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Google Chrome OS isn’t Linux?

Add one more to the tech journalism hall of shame.

From PC World‘s “Google’s Chrome OS May Fail Even as It Changes Computing Forever”:

First, Google will compete with another operating system, Linux, that has tried fruitlessly to replace Windows on consumer PCs. The Linux camp will give it another go with a Linux variant called Moblin that has the backing of Intel and is headed for netbooks soon. (No specific partners or dates have been announced.) Dell says it prefers Moblin to Chrome OS.

Hey, Tom Spring—Google Chrome OS is Linux, just as much as Intel’s Moblin is, just as much as Ubuntu is. Linux is a short-hand many people use to designate any operating system that uses the GNU/Linux kernel… and Google Chrome OS uses the Linux kernel!

Maybe this mistake is a good thing.

If even tech “journalists” think Google Chrome OS isn’t Linux, then maybe people will give Chrome a chance because of the Google brand and not be afraid that Linux is only for geeks. After all, no one ever said you had to be a geek to use TiVo.

If Chrome OS is successful, Linux’s “year of the desktop” may not even be recognized as such, because most people (not even supposed journalists) won’t even realize Chrome is Linux. Of course, I don’t buy that Google is directly competing with Microsoft. Yes, Chrome OS is an operating system. Yes, if it’s successful, it will take some marketshare away from Windows. But cloud computing can be only so successful in the near future. Not everyone has broadband internet. Not everyone wants confidential documents on someone else’s servers. Not everyone wants to migrate away from her current platform. Not all applications have “cloud” counterparts.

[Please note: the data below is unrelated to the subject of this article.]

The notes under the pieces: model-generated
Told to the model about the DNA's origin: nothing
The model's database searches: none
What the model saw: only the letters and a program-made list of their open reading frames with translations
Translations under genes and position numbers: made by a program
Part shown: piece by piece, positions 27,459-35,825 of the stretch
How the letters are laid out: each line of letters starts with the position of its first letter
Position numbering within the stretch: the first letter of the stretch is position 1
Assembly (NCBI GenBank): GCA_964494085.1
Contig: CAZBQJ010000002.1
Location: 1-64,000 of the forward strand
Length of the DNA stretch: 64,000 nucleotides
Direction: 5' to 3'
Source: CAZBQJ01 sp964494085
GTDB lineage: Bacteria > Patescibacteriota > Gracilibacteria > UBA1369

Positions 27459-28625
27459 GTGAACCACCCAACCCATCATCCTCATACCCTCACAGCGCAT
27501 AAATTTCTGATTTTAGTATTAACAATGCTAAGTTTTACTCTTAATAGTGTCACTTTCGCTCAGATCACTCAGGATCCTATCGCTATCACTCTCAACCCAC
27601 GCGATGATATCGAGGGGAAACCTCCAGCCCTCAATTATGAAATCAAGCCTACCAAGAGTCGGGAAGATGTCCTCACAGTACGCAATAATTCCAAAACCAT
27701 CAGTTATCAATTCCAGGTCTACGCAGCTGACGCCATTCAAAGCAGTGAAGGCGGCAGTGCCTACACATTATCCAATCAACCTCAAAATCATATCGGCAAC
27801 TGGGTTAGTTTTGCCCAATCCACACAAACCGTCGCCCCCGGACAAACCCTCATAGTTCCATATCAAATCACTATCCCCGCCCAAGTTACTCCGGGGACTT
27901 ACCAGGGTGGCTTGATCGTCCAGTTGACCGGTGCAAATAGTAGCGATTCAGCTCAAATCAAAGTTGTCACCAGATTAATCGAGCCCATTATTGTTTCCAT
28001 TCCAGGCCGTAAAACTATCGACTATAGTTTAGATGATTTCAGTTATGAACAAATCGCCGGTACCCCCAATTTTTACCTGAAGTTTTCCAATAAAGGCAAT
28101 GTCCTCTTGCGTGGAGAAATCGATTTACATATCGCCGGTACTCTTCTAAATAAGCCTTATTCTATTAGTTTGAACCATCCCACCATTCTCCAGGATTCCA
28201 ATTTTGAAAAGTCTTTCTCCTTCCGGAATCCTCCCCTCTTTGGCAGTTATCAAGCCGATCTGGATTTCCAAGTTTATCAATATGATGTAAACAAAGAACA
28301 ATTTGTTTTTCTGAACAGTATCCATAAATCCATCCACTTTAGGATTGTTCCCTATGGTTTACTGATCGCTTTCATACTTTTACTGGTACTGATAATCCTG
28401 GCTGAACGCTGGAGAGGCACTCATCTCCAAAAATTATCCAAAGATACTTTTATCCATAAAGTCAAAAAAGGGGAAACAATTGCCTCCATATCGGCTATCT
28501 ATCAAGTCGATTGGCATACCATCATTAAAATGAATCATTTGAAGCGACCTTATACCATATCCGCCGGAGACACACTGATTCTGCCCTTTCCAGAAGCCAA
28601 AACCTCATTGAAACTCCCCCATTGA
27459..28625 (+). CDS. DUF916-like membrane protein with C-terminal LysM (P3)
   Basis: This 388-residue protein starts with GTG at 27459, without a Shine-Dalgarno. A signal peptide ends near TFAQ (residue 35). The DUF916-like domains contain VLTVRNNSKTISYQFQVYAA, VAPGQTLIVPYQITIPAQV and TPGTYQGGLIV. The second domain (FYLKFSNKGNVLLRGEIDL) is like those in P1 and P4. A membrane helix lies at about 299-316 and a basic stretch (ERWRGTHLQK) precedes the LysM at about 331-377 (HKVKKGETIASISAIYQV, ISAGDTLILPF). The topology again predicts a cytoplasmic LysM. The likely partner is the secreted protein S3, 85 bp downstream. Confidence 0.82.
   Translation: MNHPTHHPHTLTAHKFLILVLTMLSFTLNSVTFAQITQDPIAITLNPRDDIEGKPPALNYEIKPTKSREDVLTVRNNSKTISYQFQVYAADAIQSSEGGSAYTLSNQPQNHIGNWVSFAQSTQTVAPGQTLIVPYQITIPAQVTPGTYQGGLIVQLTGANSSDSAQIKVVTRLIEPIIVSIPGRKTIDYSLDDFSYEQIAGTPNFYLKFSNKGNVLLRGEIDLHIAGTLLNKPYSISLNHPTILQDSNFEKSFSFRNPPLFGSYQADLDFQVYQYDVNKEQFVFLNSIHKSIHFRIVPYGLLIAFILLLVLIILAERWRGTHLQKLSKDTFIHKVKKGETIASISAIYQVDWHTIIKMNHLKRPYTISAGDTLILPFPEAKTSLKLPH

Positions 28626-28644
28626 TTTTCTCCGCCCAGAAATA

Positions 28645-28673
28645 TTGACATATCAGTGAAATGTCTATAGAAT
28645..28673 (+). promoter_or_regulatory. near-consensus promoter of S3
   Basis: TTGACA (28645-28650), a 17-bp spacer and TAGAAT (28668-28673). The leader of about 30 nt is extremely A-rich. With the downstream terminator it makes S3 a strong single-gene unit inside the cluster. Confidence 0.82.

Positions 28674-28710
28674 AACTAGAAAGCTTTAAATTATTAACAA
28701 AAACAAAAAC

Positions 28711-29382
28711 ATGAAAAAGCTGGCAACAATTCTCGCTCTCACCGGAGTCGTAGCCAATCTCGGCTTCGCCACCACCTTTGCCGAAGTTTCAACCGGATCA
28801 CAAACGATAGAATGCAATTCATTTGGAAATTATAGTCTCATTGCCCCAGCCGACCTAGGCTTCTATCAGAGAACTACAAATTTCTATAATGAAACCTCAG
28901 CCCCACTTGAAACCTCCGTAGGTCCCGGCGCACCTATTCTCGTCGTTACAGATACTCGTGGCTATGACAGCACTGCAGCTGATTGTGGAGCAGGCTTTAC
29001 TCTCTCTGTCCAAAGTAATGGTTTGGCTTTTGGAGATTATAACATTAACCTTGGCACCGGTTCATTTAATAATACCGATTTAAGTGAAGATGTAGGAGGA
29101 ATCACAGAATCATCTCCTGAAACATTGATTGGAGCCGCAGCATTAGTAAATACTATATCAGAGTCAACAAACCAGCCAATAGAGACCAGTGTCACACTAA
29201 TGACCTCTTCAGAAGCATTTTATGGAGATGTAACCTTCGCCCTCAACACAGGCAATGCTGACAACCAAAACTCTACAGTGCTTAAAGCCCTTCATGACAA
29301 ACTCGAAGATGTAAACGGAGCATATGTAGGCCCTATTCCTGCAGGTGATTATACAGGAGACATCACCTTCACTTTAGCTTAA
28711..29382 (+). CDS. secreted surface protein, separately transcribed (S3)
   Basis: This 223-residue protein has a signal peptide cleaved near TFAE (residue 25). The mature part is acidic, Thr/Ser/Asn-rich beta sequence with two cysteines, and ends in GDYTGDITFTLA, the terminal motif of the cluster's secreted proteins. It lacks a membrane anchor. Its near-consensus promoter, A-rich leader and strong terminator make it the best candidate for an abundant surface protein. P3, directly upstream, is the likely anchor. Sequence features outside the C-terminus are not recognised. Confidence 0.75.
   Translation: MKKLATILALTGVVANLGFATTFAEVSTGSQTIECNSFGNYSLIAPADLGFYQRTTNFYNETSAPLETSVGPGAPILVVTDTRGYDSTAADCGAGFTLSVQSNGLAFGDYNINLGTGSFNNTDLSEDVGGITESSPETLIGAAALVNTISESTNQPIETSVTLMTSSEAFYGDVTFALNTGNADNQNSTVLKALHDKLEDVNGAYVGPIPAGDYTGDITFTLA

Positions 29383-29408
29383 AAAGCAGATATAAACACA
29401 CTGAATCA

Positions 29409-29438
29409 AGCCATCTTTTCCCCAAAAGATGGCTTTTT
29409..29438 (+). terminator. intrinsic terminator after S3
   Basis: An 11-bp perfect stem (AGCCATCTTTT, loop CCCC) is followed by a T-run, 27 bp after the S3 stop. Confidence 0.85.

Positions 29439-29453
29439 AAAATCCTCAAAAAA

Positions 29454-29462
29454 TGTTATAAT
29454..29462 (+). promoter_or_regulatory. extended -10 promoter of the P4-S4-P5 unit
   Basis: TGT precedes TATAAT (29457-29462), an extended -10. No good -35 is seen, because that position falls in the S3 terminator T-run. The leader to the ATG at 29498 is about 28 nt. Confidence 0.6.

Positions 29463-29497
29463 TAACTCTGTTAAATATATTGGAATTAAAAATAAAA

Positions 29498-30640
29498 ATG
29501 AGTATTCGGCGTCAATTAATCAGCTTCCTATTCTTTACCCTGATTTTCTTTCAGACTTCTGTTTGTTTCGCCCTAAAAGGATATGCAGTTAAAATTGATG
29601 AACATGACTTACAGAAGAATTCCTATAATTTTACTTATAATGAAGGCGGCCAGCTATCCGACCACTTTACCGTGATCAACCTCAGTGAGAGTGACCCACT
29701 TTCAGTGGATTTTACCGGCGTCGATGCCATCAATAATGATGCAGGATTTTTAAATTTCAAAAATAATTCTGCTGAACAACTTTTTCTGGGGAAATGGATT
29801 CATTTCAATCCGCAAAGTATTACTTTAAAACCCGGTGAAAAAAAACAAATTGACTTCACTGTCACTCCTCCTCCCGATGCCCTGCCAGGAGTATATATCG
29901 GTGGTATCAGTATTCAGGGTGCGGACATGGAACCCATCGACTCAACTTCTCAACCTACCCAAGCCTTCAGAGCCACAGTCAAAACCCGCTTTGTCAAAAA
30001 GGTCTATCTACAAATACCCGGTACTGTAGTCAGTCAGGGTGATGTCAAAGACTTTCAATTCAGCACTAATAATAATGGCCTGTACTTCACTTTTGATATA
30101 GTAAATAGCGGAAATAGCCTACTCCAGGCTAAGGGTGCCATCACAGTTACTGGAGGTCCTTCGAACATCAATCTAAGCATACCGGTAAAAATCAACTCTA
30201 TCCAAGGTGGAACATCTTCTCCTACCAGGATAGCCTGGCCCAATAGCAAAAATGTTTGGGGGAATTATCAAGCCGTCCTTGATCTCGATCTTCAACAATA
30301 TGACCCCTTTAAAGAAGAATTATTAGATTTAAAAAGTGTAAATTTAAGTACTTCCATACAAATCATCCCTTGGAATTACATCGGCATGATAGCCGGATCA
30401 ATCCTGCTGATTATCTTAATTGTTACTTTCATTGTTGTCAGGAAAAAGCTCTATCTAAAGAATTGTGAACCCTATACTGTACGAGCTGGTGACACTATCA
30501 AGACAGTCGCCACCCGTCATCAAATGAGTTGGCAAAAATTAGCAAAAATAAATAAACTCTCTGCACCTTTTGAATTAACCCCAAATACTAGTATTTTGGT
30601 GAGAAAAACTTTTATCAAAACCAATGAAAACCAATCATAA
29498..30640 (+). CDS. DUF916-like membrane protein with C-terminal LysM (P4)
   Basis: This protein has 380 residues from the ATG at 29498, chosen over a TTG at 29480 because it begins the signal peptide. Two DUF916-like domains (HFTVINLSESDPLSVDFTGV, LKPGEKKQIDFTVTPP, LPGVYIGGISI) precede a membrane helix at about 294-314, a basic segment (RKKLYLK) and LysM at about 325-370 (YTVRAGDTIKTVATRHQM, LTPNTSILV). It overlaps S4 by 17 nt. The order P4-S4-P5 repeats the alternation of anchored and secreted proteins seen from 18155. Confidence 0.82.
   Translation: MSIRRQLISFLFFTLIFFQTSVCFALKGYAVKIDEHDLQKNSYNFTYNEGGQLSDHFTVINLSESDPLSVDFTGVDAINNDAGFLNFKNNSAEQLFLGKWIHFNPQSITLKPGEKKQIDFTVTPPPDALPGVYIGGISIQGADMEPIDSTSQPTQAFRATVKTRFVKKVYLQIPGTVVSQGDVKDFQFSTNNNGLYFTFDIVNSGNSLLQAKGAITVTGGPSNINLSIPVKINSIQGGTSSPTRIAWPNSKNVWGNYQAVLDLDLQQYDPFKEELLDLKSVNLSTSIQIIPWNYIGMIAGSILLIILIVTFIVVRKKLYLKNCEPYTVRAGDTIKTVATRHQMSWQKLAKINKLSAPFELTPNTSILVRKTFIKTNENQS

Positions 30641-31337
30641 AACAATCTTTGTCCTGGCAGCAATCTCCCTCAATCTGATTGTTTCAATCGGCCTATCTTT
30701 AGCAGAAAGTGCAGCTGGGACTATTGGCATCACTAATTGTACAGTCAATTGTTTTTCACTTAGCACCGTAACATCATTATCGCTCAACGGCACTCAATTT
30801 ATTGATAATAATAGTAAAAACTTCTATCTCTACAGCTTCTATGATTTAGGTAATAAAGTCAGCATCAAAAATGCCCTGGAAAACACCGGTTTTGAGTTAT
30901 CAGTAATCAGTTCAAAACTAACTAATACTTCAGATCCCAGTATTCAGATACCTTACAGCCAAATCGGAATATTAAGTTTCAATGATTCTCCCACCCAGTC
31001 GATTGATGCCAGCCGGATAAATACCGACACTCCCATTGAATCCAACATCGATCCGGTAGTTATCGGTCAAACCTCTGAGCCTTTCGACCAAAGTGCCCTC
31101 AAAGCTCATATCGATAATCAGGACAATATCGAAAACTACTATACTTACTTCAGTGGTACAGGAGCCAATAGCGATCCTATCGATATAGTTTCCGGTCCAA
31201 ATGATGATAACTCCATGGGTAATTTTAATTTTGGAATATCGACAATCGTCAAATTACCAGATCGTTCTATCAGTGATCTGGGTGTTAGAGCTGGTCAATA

If Google is successful in taking over the netbook market, it’ll be a huge blow to Microsoft, but people will still be using their Windows desktops and Windows laptops for heavy gaming, for niche business applications, for graphic design (if they aren’t using Macs).

Windows does not need to be totally overthrown, though. Any gain in marketshare for Linux will mean more hardware support for Linux users, which means ultimately more freedom and choice for even those Linux users who use non–Chrome OS distros.